Treatment as an Alternative to Jail for People with Mental Illness
By Rebecca A. Clay
Imagine you’re a police officer who spots a man trespassing, urinating in an alley, or engaging in some other illegal behavior. When you confront him, he mutters, won’t look you in the eye, and just seems a little strange. Not knowing what else to do, you put him in jail.
And there he sits, not getting treatment for what turns out to be a serious mental illness. The trauma of incarceration actually makes the man’s psychiatric problems worse. Soon after his release, he gets arrested again.
That’s just the kind of scenario that the Targeted Capacity Expansion Grants for Jail Diversion Programs is designed to prevent. Launched by SAMHSA’s Center for Mental Health Services (CMHS) in 2002, the program targets the unnecessary incarceration of nonviolent adult offenders with mental illnesses.
Instead, it uses police crisis intervention teams, mental health courts, and other strategies to divert people away from the criminal justice system and into community-based mental health and substance abuse treatment (see a grantee’s story).
“We want these individuals to receive appropriate treatment,” said U.S. Public Health Service Commander and Project Officer David Morrissette, Ph.D., LCSW, noting that forthcoming research from the U.S. Department of Justice (DOJ) suggests that 16 percent of inmates have serious mental illnesses. “We want to break the cycle of arrest, incarceration, and release.”
Jail diversion programs for people with mental illness began as a response to the failures of deinstitutionalization, explained Henry J. Steadman, Ph.D., Director of the National GAINS Center in Delmar, NY. The CMHS-funded center, which includes the TAPA Center for Jail Diversion, collects and shares information about effective services for people with mental or substance abuse disorders who come in contact with the criminal justice system.
Twenty years ago, said Dr. Steadman, there was just a handful of jail diversion programs scattered around the country. Today there are nearly 500.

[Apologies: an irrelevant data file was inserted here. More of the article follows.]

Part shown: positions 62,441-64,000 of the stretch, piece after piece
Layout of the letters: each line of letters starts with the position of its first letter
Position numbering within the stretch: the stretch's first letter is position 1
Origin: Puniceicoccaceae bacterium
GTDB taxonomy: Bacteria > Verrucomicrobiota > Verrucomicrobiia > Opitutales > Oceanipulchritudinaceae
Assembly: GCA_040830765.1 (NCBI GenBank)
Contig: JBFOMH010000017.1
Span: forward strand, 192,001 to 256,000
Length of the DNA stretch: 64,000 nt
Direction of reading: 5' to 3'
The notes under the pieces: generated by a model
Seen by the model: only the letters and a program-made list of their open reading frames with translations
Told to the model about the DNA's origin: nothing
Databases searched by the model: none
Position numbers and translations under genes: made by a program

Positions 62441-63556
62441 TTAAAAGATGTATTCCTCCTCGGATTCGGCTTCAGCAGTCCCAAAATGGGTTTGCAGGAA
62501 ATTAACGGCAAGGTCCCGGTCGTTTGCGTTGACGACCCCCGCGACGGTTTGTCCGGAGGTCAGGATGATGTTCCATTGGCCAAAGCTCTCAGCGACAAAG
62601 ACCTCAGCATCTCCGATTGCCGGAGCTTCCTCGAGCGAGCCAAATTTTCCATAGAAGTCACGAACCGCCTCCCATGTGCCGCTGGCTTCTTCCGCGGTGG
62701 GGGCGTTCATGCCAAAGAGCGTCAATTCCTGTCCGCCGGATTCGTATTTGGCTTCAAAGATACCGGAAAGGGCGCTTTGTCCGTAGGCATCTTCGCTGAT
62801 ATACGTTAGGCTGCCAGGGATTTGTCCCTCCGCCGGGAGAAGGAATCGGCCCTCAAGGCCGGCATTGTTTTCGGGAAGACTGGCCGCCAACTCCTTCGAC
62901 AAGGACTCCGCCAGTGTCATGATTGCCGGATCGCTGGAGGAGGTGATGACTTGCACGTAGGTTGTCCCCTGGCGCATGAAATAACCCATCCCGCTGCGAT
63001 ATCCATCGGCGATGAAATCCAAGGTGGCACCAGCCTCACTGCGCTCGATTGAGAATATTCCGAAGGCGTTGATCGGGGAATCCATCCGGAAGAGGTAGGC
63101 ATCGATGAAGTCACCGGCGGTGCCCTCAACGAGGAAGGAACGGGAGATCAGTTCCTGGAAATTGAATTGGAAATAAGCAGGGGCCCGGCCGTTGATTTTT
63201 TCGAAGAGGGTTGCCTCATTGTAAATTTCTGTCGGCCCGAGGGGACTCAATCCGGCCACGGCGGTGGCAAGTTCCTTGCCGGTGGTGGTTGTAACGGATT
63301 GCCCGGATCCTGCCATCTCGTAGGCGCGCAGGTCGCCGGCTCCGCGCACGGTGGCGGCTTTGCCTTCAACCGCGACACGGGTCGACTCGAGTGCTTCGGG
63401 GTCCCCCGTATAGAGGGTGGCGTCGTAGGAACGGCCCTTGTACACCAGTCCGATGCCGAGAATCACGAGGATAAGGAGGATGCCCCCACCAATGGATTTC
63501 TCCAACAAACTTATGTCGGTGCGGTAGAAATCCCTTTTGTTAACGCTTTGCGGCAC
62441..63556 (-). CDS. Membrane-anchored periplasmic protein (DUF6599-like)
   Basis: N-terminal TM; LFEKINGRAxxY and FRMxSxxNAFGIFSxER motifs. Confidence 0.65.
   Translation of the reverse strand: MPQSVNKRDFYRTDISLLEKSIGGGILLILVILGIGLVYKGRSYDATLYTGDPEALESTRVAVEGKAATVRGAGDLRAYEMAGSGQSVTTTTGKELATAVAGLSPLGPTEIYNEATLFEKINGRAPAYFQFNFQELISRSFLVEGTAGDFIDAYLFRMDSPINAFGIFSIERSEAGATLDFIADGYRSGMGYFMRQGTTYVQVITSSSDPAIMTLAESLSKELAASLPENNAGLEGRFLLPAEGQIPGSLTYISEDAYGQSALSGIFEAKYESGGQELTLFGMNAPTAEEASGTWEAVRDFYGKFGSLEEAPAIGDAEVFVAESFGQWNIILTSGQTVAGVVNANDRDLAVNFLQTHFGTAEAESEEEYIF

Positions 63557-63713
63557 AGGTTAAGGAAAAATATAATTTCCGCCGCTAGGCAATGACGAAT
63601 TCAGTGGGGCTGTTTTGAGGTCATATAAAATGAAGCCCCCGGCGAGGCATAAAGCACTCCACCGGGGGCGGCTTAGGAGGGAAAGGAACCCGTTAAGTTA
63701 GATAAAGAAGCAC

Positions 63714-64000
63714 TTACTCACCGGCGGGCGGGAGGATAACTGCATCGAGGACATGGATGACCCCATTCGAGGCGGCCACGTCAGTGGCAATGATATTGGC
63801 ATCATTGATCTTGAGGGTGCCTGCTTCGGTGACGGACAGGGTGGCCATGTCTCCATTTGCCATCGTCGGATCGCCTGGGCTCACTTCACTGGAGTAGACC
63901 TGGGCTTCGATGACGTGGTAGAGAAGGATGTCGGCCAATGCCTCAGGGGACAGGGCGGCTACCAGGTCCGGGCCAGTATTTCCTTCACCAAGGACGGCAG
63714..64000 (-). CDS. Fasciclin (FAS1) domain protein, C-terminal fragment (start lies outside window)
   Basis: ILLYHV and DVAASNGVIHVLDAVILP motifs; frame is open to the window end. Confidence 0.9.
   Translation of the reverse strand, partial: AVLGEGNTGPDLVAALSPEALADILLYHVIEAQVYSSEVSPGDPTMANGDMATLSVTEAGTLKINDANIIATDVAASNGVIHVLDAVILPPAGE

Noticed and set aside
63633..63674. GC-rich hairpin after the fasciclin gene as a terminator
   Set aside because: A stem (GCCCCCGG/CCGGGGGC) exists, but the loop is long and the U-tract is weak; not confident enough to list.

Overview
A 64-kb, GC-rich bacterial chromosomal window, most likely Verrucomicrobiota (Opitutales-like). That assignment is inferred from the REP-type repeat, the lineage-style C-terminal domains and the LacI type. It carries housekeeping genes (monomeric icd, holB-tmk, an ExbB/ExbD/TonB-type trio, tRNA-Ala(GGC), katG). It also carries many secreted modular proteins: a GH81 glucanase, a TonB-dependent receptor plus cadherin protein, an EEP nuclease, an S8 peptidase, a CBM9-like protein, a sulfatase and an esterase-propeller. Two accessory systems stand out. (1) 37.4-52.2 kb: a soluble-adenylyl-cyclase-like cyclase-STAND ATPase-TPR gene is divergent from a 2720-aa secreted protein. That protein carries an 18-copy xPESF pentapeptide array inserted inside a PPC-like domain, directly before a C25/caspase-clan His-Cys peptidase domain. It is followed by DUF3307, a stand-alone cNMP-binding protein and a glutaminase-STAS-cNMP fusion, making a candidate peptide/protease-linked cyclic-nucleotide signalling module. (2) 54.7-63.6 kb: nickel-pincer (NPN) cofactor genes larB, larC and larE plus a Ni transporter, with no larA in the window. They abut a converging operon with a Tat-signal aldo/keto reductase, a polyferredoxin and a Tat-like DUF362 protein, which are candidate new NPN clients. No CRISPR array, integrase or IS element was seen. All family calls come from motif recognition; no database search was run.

Federal funding from SAMHSA and other agencies has spurred that proliferation, said Dr. Steadman. “Before that,” he explained, “the movement didn’t have much oomph.” Since 2002, SAMHSA has made 34 jail diversion program grants.
* The Sequential Intercept Model Viewed as a series of Filters. Created by Mark R. Munetz, M.D. and Patricia A. Griffin, Ph.D.
Whether SAMHSA-funded or not, jail diversion programs typically focus on a particular point in the continuum of criminal justice involvement, said Dan Abreu, M.S., CRC, LMHC, Associate Director of the GAINS Center.
“How people encounter the criminal justice system is fairly linear, and at every point along the line you have opportunities to engage people in service,” he explained. “You want to prevent penetration into the criminal justice system.”
In fact, the field relies on a “sequential intercept model” developed with GAINS Center support by researchers Mark R. Munetz, M.D., and Patricia A. Griffin, Ph.D.
The model outlines five potential “intercept” points.
- Law enforcement and emergency services. The first opportunity occurs when the police encounter some sort of problem on the street. To take advantage of that opportunity, communities have developed crisis intervention teams. First developed in Memphis, TN, these programs give officers specialized mental health training and send them out to respond to any call that may involve people with mental illness.
- Initial hearings and detention. The first appearance in court is another opportunity to divert low-level offenders. Courts may hire mental health professionals or develop relationships with outside organizations to assess offenders and advise judges.
- Disposition hearings. To address more serious misdemeanors or felonies, many communities have developed specialized mental health courts or regular courts that focus on problem-solving and treatment rather than punishment.
- Re-entry. Sometimes a person slips through earlier intercepts and winds up in jail or prison. The point when inmates are returning to their communities represents another opportunity to connect them with services.
- Community supervision. Many communities have specialized parole and probation programs that ensure former inmates get the treatment they need and stay out of jail.
* Editors Note:
The graphic of the “Sequential Intercept Model” was created by Mark R. Munetz, M.D., and Patricia A. Griffin, Ph.D., of the SAMHSA-funded National GAINS Center. The graphic appears in “Use of the Sequential Intercept Model as an Approach to Decriminalization of People with Serious Mental Illness,” an article published by Psychiatric Services online. [Psychiatr Serv 57:544-549, April 2006 doi: 10.1176/appi.ps.57.4.544]